And, by the way, there can't be too many shore stations. As this map showing the output of one AIS Hub station in Seattle shows, the servers can see and handle duplicate target reports. If you have a good antenna view toward navigable water, and especially if you're a marine business, please consider joining the global and publicly available AIS listening network.



As poor as my antenna and location are, I am seeing Acadian 20 miles down the Bay:

Posted by: Ben at May 11, 2012 2:01 PM | Reply

Yes, AIS Hub is a good outfit. If you contribute your AIS feed, you can get the NMEA feed from their global network via a TCP/IP port. This comes in handy if you are developing AIS tools. For example, while I was waiting for the U.S. approval of Class-B transponders, I had access to data from Europe, allowing me to test NavMonPc with live Class-B messages.

I've been an AIS Hub station for several years now (I'm "San Francisco"). My best range is a bit over 2000 nautical miles, but generally I only receive out to 100 miles or so. The antenna is at 1000 ft overlooking the ocean, with some hills blocking the signals from the north.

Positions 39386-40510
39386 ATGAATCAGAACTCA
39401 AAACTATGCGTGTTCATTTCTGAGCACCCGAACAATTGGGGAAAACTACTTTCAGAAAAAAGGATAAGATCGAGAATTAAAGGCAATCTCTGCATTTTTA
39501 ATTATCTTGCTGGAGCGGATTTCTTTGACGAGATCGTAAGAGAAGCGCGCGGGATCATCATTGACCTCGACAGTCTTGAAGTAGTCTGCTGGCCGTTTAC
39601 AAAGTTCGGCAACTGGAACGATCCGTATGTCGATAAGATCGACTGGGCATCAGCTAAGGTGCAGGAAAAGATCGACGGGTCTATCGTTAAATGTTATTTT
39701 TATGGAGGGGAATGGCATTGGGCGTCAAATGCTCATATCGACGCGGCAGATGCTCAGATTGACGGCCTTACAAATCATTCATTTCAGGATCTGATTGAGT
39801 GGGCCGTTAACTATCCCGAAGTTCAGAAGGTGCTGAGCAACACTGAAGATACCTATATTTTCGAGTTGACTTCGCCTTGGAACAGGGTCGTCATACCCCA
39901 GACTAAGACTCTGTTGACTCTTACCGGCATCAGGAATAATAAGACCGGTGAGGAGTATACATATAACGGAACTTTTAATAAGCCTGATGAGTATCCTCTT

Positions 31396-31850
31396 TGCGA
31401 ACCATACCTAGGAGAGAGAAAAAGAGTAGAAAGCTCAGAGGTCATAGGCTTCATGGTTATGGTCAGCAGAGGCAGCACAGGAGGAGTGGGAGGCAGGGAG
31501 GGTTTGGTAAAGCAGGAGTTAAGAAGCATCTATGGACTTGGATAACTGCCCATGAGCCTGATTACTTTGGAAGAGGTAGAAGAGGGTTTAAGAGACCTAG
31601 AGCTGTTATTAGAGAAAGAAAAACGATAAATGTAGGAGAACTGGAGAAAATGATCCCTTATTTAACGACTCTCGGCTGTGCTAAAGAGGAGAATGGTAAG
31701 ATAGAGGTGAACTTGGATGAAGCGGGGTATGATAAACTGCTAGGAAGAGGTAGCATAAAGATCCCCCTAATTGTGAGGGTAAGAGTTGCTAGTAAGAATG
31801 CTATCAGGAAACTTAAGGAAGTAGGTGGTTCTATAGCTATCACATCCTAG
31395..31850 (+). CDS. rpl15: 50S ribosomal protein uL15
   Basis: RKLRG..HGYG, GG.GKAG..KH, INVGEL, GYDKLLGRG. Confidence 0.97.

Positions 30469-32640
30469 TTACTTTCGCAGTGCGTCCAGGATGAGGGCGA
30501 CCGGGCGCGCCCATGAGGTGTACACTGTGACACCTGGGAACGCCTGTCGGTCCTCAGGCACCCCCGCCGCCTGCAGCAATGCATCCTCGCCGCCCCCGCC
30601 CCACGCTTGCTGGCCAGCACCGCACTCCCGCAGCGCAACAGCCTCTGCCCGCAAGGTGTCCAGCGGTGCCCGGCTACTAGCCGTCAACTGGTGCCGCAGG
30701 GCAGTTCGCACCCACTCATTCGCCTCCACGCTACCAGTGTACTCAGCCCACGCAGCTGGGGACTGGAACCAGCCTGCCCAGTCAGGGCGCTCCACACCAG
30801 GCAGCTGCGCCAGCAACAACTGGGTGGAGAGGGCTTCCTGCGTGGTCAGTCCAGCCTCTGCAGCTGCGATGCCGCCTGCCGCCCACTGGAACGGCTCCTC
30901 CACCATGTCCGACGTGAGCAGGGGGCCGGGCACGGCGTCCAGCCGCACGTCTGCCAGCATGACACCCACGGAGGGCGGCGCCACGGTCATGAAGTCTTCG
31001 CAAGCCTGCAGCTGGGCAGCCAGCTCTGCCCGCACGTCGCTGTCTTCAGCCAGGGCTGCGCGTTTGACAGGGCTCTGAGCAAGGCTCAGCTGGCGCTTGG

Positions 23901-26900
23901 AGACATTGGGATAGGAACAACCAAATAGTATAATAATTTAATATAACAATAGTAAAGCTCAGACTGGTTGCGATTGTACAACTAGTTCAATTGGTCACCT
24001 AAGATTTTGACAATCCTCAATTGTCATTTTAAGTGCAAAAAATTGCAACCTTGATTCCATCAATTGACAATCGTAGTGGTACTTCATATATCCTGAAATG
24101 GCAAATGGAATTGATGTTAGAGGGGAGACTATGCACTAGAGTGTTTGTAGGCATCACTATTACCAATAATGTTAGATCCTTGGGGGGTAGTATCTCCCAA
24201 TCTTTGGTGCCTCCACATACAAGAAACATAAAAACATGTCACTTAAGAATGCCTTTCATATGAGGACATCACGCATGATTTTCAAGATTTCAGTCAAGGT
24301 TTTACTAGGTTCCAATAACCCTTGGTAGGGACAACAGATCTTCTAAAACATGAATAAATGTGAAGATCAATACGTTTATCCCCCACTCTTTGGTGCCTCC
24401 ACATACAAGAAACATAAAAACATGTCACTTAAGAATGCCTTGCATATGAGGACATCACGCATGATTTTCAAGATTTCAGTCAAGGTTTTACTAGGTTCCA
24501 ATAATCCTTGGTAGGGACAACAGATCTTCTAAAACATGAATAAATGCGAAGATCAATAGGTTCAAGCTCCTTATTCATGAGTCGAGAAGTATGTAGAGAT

Posted by: Paul at May 11, 2012 9:53 PM | Reply

Thanks, Paul. I can see from the AIS Hub stats that you've been a pretty faithful contributor. I also see that both your station and Monterey are now tracking a ship called TAIO DREAM that's nearly at the latitude of Cabo San Lucas and maybe a fifth of the way to Hawaii.

Wow. What sort of antenna and receiver are you using? Or is that some sort of ducting phenomenon?

Posted by: Ben in reply to Paul at May 12, 2012 9:28 AM | Reply

Ben, interesting stuff. Wouldn't it be possible for any vessel with an installed AIS and onboard computer, with the ability to connect to shore-based Wifi networks, to act as a "Hub Station"? I can see great possibilities for extending the AIS coverage to remote areas without land-based AIS stations, but WITH wifi capability and plenty of visiting vessels. Of course, the AIS output on the boat would have to be "split" to a port on the PC, if it is currently connected to another display or device...